While we would all ideally have gardens that look their best in every season, the reality is often far from that ideal. Few of us in the world have the time to devote to our gardens, and the hard truth is that the planning and work that goes into gardening means that we often only get one season where we sit down. You can enjoy the fruits of your labor.
As executive editor Danielle Sherry explains, “Winter is for planning. It’s when you really don’t want to be outside and when your time is better spent planning an attack to make your garden the best it can be. Spring is the time for work, when the bulk of your cleaning, planting, and projects are done. Fall is also a work period and is usually when you are Can revisit things you didn’t do in the spring.
After all that preparation and planning, you want to make sure your summer garden is at its peak when it’s finally too warm to work hard. To help ensure your summer garden really shines, area experts share their favorite perennials for this peak season. Find picks for the Southwest below, and be sure to check out more great summer picks in Pick Season Combos.
1. ‘Pink cloud’ blonde
Name: Gora Lindheimer ‘pink cloud’
Size: 2 to 3 feet tall and wide
Conditions: full sun; Well-drained soil
Local Range: Louisiana, Texas, Mexico
‘Pink Cloud’ White brings a light, airy feel to any garden or container with its cheery flowers that bloom from late spring through fall. The pink flowers stand tall above the red-green foliage. I’ve started to incorporate this wonderful plant into my designs a lot to create the feeling of a dancing wildflower meadow. This perennial tolerates high heat and humidity and is perfect for microclimates near a stone wall or driveway in full sun. Once established, it only needs occasional extra watering. Best of all, it attracts beneficial insects and pollinators, including butterflies and hummingbirds.
2. Mexican Hat
Name: Ratibeda columnifera
Size: 1 to 3 feet tall and 1 to 1½ feet wide
Conditions: full sun; Dry to medium, well-drained soil
Local Range: North America
The magic of this plant is that it works well.
In a natural design or a more formal garden. Sometimes called the “straight prairie cone flower,” the Mexican cap has petals that can be all yellow or mahogany red. It blooms from mid-summer to fall and looks great during the hottest part of the year. This plant simply does not tolerate dry summers. It prioritizes them and empowers them like a champion. Flowers are attractive to butterflies and bees. This beauty is one of the easiest wildflowers to grow from seed and will thrive even in a small container. It makes an excellent cut flower for arrangements and also dries well.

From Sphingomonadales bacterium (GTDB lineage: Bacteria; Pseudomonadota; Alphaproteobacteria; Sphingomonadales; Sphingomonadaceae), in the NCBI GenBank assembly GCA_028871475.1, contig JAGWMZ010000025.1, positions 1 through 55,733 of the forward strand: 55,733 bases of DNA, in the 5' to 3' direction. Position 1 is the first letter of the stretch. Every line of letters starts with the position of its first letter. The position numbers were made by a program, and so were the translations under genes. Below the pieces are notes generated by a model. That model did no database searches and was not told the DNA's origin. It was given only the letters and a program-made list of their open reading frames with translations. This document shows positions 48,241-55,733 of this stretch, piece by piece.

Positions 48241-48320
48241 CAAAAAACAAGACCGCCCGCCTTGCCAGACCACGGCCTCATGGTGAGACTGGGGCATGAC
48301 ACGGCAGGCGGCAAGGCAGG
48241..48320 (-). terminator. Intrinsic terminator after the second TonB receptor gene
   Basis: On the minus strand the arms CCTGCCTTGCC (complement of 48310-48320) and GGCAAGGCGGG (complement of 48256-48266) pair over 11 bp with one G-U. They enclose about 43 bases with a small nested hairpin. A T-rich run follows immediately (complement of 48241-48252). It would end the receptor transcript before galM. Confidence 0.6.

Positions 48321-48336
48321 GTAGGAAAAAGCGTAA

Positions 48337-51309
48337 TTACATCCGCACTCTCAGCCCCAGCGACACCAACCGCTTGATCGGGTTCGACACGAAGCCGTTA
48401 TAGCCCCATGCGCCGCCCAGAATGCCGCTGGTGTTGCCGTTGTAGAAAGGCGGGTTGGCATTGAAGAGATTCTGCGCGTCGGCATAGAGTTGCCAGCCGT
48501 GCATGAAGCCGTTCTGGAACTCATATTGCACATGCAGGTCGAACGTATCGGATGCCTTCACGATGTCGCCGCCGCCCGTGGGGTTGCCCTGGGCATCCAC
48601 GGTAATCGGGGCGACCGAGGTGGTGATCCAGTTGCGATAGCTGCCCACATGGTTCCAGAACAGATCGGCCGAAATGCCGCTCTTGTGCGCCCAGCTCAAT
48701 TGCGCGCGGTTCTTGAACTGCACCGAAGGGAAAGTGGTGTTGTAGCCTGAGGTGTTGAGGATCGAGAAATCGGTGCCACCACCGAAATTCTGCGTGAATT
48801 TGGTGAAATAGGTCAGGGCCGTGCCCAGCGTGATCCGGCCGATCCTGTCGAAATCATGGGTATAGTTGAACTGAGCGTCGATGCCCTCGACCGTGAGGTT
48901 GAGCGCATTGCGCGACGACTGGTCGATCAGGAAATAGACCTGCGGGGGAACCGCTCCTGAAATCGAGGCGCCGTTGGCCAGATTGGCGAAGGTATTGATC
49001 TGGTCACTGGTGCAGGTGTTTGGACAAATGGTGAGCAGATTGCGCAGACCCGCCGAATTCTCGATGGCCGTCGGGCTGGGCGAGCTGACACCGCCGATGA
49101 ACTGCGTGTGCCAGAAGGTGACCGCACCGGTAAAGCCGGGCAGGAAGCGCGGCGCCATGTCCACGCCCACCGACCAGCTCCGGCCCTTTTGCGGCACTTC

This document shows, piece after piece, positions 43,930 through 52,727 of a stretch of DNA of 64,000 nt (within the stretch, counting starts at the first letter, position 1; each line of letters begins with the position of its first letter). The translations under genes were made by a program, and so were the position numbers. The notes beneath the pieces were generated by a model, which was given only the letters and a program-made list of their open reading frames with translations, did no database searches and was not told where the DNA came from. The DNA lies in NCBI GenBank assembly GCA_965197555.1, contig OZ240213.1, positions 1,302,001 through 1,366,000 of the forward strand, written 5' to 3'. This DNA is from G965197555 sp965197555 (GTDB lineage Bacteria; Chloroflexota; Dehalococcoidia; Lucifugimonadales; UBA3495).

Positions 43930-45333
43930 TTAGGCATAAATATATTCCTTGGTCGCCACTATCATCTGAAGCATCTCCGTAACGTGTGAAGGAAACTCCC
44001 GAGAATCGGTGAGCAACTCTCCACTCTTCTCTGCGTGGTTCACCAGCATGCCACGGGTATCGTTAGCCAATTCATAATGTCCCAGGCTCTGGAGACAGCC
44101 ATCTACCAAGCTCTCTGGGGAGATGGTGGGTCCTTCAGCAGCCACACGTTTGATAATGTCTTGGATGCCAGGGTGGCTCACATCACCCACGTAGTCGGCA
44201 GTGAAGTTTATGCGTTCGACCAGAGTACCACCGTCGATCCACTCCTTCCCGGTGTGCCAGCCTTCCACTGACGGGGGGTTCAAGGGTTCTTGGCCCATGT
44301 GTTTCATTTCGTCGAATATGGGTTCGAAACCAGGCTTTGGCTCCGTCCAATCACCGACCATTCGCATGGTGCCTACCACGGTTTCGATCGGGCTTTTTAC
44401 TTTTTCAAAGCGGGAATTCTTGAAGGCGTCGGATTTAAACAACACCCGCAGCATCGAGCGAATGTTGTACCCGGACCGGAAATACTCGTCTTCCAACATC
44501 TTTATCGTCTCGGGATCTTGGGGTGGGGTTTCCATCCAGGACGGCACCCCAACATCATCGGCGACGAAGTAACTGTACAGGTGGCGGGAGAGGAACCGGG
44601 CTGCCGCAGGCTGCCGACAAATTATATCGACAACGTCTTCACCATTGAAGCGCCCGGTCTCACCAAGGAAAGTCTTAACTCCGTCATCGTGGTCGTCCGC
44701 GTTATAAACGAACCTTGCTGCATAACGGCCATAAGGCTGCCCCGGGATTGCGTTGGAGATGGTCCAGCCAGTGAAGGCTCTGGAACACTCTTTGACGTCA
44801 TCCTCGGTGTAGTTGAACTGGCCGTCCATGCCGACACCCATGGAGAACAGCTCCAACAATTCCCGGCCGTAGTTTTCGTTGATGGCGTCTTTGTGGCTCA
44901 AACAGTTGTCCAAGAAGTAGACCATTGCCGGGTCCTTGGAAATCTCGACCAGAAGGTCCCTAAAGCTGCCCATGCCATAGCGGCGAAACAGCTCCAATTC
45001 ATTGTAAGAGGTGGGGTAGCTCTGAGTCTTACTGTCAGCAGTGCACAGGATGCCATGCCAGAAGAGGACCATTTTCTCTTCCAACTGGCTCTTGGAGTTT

3. Wild Blue Flax
Name: Linum lewisii
Size: 1 to 2 feet tall and 1½ to 2 feet wide
Conditions: full sun to partial shade; Dry, well-drained soil
Local Range: Western North America
This plant is an overlooked gem of the West. Drooping panicles of bright blue to violet-blue flowers appear at the tips of green stems. Vibrant blue looks great against the earthy tones of a southwestern landscape. Wild Blue Sun reaches its flowering peak during June and July, but I have seen it continue to bloom as late as September. The flowers open in the morning and usually close by noon. While the blooms usually only last one day, this plant is such a stunning flower that you won’t notice. Preferring dry conditions, it is drought tolerant and often overlooked by rabbits and deer. Although it can be grown in partial shade and alkaline soil, it does best in full sun and acidic soil.
4. Coral Canyon® Twinspur
Name: Diascia integerrima ‘P009S’
Size: 1 to 1½ feet tall and 1½ to 2 feet wide
Conditions: full sun to partial shade; Well-drained soil
Local Range: South Africa
This perennial originally caught my eye because it blooms all summer until frost. Its salmon pink flowers are held on finely textured stems with bright green foliage. This award-winning plant attracts multitudes of beneficial flying insects including butterflies as well as hawk moths. It thrives in containers, rock gardens and streetscapes and is very heat tolerant. It is also highly tolerant of wind and poor soil. Coral Canyon® twinspur prefers loamy or sandy soils and has moderate to low water requirements. A trim is needed after winter to look perfect for summer. Deer browse through this plant, so keep that in mind when choosing a location for it. It tolerates clay and rocky soil as long as there is good drainage. Water regularly during long dry periods for best flowering.
Mark Broughton, APLD, owns and operates Living Water Irrigation and Landscape in Santa Fe, New Mexico.
Photo: Courtesy of High Country Gardens